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to another friend, “of all that is exquisite in personal or poetical accomplishments.” During one of Moore's Irish trips he formed part of that famed theatrical society which figured on the Kilkenny boards; the male actors being amateurs, and the female ones mostly, if not all, professional, having at their head the “star" of the hour, the celebrated Miss O'Neil. Moore acted well, especially in comedy, as we have been informed by one who was fortunate enough to witness those remarkable performances about the year 1810. Among other parts, his personation of Mungo in the agreeable opera of The Padlock, was, it is said, eminently happy. Two sisters, both of them extremely attractive in person, as well as irreproachable in conduct, also formed a part of this “corps;” acting, singing, and ever and anon dancing, to the delight of the audience. With one of these Moore fell desperately in love, and being regarded favourably in return by Miss Elizabeth Dyke, he a few months later united himself with her in marriage, without, it would seem, acquainting his parents with his intention. The ceremony took place at St. Martin's church, in London, in March, 1811, and Mrs. Thomas Moore was introduced to her husband's London friends during the same spring. By these she was cordially received, although there was but one opinion among them as to the imprudence of the step in Moore's notoriously narrow circumstances. Not to lose his privilege of using Donington library, the young couple established themselves in a small cottage at Kegworth, within a few miles of the park, Moore working continually in the library for many months. But towards the end of 1812 all hopes of advancement through the favour of Lord Moira, after many an anxious ebb and flow, finally vanished. That nobleman, whose affairs had become irremediably embarrassed, came to a compromise, as one may say, with his political principles. Not liking to throw them overboard, by joining a government resolutely opposed to Catholic emancipation, he judged it nowise disreputable to him to accept at its hands the Governor-Generalship of India, which he endeavoured to persuade his friends to regard as more a military than a civil appointment. On learning Lord Moira's acceptance of this splendid post, both Moore and his friends appear to have cherished an expectation that his Lordship would propose to take Moore with him to India in some capacity or another, whereby his fortunes might be materially improved. One can hardly comprehend how “friends” such as Miss Godfrey and Lady Donegal, for instance, or, indeed, how Moore himself, could have failed to perceive that Lord Moira, the avowed intimate of the Regent, owing this appointment to the personal will and protection of his royal master, was utterly incapacitated from extending his patronage to the notorious satirist of that master. Without going so far as to ascribe to the Prince any interposition in the matter, the simple fact of Moore's having kept up a running fire of ridicule and amused the town with lampoons against the Regent, for many months previous, ought, we should have imagined, to have been amply sufficient to account for Lord Moira’s conduct.” And when we recall the peculiarly stinging and personal quality of those epigrammatic thrusts, we cannot but wonder at Lord John's mild manner of characterizing them, saying, in a note referring to the Twopenny Post-Bag, that “they are full of fun and humour, but without ill-nature!”f But whatever he felt, or his friends thought, about this constructive desertion on the part of Lord Moira, the truth was that Moore found himself thereby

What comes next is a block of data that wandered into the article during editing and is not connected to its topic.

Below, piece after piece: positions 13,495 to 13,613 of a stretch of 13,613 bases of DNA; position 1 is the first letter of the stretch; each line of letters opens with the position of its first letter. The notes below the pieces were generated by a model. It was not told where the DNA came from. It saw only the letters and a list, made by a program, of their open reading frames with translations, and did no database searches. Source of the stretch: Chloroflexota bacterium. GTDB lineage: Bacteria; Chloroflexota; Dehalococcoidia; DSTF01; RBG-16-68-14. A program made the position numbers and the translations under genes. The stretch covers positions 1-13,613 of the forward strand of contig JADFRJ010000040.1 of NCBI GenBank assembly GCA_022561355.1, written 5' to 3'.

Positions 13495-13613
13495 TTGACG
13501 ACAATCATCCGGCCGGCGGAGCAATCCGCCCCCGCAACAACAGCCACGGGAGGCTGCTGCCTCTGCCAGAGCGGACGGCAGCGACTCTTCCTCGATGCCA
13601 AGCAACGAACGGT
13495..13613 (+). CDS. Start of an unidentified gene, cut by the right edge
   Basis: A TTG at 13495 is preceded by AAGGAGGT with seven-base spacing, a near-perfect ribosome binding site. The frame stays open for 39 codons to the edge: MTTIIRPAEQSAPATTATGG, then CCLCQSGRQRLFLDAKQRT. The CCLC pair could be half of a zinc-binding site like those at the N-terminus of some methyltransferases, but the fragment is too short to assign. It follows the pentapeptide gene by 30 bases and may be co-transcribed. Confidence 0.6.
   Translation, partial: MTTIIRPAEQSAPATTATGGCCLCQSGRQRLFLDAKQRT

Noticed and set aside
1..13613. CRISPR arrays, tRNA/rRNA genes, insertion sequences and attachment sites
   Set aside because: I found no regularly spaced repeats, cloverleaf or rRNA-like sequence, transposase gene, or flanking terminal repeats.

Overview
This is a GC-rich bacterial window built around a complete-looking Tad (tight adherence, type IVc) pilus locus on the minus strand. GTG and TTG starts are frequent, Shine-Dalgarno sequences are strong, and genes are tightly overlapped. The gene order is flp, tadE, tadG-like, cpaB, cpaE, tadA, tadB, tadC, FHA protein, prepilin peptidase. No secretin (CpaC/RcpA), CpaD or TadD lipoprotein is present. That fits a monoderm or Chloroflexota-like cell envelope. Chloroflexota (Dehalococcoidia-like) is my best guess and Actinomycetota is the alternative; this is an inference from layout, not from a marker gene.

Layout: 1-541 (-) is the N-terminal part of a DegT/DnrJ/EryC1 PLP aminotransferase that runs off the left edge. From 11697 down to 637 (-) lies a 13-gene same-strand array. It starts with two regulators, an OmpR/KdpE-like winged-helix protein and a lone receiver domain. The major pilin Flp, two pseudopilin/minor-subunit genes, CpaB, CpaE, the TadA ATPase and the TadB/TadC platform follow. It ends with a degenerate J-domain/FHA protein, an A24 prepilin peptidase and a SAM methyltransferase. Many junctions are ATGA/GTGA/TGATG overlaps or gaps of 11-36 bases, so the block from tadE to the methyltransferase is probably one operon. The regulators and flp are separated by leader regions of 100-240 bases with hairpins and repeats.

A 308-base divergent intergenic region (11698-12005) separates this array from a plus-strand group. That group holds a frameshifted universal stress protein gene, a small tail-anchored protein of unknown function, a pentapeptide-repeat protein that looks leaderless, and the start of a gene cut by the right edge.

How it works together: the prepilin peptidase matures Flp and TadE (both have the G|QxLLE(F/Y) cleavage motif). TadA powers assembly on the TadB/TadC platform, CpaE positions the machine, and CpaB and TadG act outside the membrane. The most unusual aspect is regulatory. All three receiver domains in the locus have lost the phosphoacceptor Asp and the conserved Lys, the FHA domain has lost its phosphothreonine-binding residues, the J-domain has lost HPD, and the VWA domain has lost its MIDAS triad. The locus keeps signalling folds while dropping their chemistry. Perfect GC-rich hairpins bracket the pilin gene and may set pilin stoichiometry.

* Life of Byron, vol. ii. p. 95.